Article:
Following a talk by Microsoft’s Terry Myerson in China, reports began popping up that Microsoft was handing out free upgrades to anyone running Windows 7, 8, or 8.1 — regardless of whether or not their copy was genuine.
Myerson said the company figured this was a good chance to “re-engage” pirates.
Today, Apple debuted Final Cut Pro X for the ridiculously low price of 9.99, along with Compressor 4 and Motion 5 -- .99 each.
The previous version, available as a suite, sold for 9.
The thing is, Myerson didn’t comment about what impact — if any — those free upgrades would have on the licensing status of a machine at the time.
These are now threatened by a "prosumer-grade" product upgrade of Final Cut Pro 7 titled "Final Cut Pro X," and will likely put several of these companies out of business.
The non-linear editing program was initially launched to protests by the pro-editing community, but Version 10.0.3 addresses nearly all of the remaining criticisms of the post-production tool, adding multicam support, external broadcast monitoring (still a beta feature), and detailed chroma-key controls.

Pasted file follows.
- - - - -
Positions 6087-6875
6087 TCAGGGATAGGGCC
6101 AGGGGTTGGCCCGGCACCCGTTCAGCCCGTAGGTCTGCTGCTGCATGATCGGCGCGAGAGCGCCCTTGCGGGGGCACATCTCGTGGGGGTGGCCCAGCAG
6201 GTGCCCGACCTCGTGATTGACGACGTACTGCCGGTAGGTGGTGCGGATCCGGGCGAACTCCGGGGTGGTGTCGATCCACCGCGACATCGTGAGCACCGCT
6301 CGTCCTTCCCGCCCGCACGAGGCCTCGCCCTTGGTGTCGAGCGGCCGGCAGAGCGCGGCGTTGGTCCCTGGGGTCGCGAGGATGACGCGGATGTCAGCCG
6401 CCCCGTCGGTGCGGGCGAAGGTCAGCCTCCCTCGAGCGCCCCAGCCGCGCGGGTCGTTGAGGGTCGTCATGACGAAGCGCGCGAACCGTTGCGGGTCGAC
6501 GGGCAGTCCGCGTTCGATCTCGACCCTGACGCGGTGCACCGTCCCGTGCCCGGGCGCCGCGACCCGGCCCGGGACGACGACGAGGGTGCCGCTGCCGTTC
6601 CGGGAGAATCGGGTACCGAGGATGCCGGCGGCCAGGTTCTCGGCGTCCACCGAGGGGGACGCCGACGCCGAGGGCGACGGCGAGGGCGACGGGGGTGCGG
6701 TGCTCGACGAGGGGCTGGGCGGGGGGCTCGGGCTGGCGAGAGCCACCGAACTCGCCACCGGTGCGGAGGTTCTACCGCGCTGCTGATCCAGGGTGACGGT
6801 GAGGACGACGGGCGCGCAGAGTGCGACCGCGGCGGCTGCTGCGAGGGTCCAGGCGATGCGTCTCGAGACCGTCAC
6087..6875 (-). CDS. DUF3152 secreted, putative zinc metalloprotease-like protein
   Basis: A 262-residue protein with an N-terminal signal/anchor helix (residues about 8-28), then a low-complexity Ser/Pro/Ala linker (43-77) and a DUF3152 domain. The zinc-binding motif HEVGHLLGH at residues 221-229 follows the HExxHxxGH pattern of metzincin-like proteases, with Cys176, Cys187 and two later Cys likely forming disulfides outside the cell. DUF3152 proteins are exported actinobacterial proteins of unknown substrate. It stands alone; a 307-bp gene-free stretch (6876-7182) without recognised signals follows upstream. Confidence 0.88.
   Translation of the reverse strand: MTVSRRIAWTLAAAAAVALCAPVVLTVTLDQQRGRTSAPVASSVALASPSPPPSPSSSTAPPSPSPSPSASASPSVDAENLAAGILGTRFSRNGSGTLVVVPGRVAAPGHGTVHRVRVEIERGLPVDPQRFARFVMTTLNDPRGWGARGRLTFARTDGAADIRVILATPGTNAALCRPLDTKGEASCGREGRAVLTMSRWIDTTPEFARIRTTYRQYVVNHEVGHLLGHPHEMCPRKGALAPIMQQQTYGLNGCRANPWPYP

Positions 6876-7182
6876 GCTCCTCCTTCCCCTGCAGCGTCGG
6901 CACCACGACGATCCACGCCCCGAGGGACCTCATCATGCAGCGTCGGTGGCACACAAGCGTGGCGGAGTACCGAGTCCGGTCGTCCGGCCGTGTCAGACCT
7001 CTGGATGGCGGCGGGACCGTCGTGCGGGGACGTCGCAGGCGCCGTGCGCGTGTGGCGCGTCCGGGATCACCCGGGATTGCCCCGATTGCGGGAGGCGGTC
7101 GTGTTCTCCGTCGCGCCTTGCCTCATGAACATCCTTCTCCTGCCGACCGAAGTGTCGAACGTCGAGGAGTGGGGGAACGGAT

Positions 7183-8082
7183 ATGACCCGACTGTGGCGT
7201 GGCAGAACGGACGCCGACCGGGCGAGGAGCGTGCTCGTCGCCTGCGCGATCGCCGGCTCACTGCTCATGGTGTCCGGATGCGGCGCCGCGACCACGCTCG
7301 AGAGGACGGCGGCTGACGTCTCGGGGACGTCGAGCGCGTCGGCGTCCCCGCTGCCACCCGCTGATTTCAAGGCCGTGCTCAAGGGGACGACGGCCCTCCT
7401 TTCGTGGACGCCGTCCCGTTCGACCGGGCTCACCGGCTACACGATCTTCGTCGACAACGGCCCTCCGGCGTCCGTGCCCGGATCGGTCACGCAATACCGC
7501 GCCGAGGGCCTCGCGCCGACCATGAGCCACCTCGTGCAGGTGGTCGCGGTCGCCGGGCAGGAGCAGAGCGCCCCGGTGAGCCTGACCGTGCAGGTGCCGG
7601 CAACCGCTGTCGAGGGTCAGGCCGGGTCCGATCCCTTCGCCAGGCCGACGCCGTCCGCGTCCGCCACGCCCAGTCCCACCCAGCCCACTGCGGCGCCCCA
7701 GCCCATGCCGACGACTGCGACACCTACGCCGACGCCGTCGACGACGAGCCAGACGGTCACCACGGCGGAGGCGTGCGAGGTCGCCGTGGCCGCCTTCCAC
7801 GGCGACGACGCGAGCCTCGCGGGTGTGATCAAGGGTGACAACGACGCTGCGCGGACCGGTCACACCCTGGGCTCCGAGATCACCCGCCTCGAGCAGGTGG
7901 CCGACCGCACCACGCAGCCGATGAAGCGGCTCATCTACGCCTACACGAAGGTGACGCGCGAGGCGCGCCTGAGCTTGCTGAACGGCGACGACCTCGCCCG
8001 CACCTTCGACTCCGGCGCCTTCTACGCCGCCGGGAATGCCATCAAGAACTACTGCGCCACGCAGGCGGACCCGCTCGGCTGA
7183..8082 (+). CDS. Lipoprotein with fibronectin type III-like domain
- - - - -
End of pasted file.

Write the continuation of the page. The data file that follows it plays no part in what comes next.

And perhaps the biggest criticism—the lack of an upgrade path for projects built into previous Final Cut versions—has now been addressed by a third-party plugin called 7to X, from Intelligent Assistance.
Recently, users of pirated copies of Windows collectively celebrated news that they’d be able to upgrade to Windows 10 for free.
Turns out those celebrations may have been a little premature.